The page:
Prince of Persia: Warrior Within
A perfectly representative review of the first thirty minutes of the game


For an ass it was, not a rear, a butt, or a bum; words that might imply mundanity, or a purpose beyond desire. A painstakingly feminine ass jutted out of the opening cinematic of Prince of Persia: Warrior Within, with a one-inch strip of metal pretending that pornography required the sphincter, and I understood how much was lost.

Warrior Within is the sequel to Prince of Persia: The Sands of Time, itself a recreation of Prince of Persia. Now, 15 years before any of this, Prince of Persia stopped Mario from seeming like a hotshot for having two kinds of jumps. The main character moved like a human being, clinging to ledges, jumping three meters from a run, dying from any considerable fall. Players were delighted by what they could make the character do. Skillfully overcoming these familiar restrictions was more meaningful than the cartoon superpowers found in most games.

Sands of Time could not impress by recreating the moves - progress had been made - so it was made to recreate the delight. The Prince moved like a parkour artist, running along walls, swinging on poles. Prince of Persia was also a product of its time, a game that could be completed in thirty minutes, but impossible to complete at all except by honed skill: a gauntlet of traps and sudden death. Horrible in a modern title. This was remade into a palace that was beautiful even as it crumbled, and the Prince was given a way to rewind time a few seconds, making most murderous deathtraps a pleasure to traverse and enhancing a slightly unreal storybook atmosphere. But the wondrous gameplay of the series was not where the buttocks struck, not in full force.

Sands of Time was not afflicted with a gruff, grizzled protagonist, already unusual for an action game. The cocky Prince tried, but was just too self-conscious to manage and came across as adorable. There was also a woman (a realistically proportioned woman! Though not amply clothed), somehow an equal partner of the Prince in a medium where "escort" means "millstone." Theirs was a budding romance oddly free of melodrama: instead of interrupting the game to brood upon their feelings or fall into the other's arms, they merely found themselves on a journey where they had to trust each other to survive. At a time when soaring production costs have caused big-name video games to be dominated by breast \ explosion ensembles, the two felt like adults. Two strong-willed young adults growing together through their shared trials.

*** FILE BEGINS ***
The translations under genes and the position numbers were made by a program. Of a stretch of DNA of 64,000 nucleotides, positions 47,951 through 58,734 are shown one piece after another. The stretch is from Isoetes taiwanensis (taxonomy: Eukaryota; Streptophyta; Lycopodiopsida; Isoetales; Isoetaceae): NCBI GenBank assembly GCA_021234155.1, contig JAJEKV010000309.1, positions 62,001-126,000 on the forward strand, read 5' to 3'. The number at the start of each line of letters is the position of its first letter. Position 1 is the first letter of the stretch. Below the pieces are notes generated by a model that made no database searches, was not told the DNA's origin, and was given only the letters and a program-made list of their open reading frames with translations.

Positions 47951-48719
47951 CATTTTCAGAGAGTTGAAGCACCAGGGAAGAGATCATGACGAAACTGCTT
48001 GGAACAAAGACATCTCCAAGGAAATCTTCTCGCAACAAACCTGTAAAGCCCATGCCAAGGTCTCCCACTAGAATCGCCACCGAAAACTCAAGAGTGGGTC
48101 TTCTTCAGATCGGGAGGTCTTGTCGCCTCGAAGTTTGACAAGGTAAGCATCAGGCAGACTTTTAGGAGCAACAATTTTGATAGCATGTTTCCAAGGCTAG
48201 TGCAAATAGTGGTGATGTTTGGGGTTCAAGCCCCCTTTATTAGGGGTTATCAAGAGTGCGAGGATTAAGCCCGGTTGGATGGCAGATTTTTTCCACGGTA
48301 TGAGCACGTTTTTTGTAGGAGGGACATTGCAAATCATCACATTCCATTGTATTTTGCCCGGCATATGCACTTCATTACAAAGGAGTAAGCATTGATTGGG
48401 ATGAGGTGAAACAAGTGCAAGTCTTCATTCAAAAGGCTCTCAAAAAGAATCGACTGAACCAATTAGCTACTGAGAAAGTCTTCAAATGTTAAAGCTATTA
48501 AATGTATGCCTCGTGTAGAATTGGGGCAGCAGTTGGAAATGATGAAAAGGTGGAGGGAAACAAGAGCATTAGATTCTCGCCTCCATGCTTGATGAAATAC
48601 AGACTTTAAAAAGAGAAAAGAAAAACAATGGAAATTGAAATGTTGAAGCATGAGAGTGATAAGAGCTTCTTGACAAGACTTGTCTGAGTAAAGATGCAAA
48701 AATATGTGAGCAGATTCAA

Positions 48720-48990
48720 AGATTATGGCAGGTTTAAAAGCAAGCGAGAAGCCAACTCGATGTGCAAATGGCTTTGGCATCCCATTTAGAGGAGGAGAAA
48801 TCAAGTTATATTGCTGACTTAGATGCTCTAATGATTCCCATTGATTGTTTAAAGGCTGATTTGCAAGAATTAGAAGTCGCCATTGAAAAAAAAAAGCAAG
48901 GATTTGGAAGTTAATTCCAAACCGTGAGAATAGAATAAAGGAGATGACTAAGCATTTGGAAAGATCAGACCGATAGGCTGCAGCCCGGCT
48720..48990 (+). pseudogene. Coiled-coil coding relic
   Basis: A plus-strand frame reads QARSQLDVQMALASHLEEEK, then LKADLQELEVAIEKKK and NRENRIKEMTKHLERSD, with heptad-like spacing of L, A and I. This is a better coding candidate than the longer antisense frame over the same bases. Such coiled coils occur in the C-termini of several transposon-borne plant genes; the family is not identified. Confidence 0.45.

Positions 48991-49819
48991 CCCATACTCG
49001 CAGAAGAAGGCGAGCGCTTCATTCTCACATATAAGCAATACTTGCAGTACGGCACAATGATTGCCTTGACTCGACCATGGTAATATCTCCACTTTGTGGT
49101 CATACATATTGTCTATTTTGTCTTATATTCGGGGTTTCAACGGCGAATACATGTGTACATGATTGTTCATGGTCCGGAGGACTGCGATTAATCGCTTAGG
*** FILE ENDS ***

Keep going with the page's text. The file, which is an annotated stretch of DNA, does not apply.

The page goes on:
The one thing Sands of Time lacked was sales.

I'd read that Warrior Within would take on a more mature tone to broaden its appeal. I'd seen that the loading screen was now a waterfall of blood, and a palette that was a skillful mixture of grays and browns. I'd heard the band Godsmack as they replaced ethereal Arabian Nights music. As the opening cinematic progressed I'd seen (though not processed) that the Prince had invested into black eyeliner and otherwise let himself go, and that he came into view defying a storm - not only in the sense of sailing in one but in the sense of "Ha! In your face, insensate natural phenomenon!" Then:


Ass in abundance. The female antagonist was introduced through a six-second shot of her ass in its mostly hypothetical metal thong, swaying worse than a racewalker's. It was the first thing shown of her. She probably had a name, but this proud display of hypothermia was all that one needed to know. And I realized that this was the way characters would work in Warrior Within.

I did go on to actually play the game. Now, Sands of Time did have combat, but mostly for a change of pace and to replenish the Sands that fueled time hijinks. The main enemy was the environment. Warrior Within opened with a bloodbath that was everything you might imagine. Things bled that probably didn't have blood. The Prince's rage erupted into canned insults. Obscenities let slower players know that these were grown-ups. Afterward the number of battles fell to plentiful, and the death-defying parkour resumed. It was not accompanied by the rewind ability, the thing it needs to work, for some time. After having "YOU ARE DEAD" painted on the screen in escaping crimson life fluid maybe half a dozen times, I called it a day.

I checked online on what I'd find if I continued. There would be dazzling architecture, but I would not stop to admire the view, like I did last time. Not when it was populated by sultry ninja women moaning about "so much pleasure in pain." There would be plenty of the graceful acrobatic gameplay, but I'd be making my way towards a generic sex scene of an ending that conveyed nothing of the passion or emotions of the characters, and the acrobatics belonged in a game that used the stroking of hair as an intimate act.

The ass had been hoisted, and I slunk away.